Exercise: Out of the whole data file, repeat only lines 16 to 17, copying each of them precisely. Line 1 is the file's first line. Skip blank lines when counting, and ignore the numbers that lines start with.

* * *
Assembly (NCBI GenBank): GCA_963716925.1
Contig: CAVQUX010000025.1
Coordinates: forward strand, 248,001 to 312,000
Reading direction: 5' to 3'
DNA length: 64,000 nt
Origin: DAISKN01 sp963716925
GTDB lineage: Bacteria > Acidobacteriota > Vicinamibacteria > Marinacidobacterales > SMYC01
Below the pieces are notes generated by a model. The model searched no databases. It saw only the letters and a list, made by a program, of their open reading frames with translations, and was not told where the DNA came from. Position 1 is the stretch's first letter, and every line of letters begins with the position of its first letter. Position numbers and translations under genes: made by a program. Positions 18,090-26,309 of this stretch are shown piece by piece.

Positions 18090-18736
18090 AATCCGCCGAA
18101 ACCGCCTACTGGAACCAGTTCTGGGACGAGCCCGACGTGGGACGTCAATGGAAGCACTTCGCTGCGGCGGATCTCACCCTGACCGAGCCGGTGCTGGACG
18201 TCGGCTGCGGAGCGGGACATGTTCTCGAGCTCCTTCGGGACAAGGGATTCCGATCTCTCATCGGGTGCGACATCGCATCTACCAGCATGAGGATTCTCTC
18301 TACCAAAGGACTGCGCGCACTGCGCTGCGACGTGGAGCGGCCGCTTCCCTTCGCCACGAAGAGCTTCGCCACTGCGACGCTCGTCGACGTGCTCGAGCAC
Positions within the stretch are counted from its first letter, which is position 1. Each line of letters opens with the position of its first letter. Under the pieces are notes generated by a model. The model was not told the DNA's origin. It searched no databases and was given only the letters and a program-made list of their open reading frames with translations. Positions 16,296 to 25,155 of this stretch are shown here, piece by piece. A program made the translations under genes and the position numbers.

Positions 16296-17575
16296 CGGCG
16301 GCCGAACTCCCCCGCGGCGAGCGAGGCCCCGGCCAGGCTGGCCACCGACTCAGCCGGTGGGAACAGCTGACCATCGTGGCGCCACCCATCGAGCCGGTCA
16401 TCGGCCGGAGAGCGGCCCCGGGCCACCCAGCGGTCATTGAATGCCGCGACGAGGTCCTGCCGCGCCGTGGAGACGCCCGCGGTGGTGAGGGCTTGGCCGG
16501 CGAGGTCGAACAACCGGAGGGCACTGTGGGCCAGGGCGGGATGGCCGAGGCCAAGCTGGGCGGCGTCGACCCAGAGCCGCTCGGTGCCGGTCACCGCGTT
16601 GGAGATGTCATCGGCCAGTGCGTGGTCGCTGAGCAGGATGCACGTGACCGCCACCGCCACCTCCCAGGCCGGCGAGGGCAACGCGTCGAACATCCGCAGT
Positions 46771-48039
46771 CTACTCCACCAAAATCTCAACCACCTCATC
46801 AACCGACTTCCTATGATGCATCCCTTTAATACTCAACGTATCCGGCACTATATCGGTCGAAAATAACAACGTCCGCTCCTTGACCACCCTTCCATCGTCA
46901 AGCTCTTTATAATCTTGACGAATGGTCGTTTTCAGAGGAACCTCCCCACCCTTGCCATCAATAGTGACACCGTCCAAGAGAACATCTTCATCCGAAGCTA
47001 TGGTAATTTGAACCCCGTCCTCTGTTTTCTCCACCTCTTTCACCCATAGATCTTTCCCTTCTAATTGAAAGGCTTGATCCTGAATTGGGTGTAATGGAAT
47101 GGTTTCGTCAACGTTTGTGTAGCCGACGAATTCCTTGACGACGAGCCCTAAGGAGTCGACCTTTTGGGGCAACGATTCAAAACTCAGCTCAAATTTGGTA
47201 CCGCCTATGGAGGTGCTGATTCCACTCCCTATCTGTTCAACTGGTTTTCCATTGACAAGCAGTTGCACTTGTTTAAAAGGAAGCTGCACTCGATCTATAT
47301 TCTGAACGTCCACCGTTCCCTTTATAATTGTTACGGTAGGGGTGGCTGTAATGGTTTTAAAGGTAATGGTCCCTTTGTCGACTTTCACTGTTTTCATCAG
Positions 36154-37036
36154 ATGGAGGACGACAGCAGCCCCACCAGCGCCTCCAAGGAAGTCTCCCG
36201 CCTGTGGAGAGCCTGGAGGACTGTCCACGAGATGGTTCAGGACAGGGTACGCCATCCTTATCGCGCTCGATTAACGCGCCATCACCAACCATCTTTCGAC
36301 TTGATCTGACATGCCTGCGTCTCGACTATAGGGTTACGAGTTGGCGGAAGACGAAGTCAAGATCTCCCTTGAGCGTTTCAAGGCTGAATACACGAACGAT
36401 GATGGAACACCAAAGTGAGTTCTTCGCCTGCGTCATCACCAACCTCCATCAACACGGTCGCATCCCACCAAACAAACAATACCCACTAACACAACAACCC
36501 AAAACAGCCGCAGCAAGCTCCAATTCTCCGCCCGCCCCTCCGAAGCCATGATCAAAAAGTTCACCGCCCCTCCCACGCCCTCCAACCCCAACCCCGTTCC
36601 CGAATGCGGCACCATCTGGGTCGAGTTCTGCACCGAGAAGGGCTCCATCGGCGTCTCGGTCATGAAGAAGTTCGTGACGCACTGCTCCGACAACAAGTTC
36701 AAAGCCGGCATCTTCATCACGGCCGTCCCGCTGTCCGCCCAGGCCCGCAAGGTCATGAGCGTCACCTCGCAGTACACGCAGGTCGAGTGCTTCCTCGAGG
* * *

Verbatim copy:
16296 CGGCG
16301 GCCGAACTCCCCCGCGGCGAGCGAGGCCCCGGCCAGGCTGGCCACCGACTCAGCCGGTGGGAACAGCTGACCATCGTGGCGCCACCCATCGAGCCGGTCA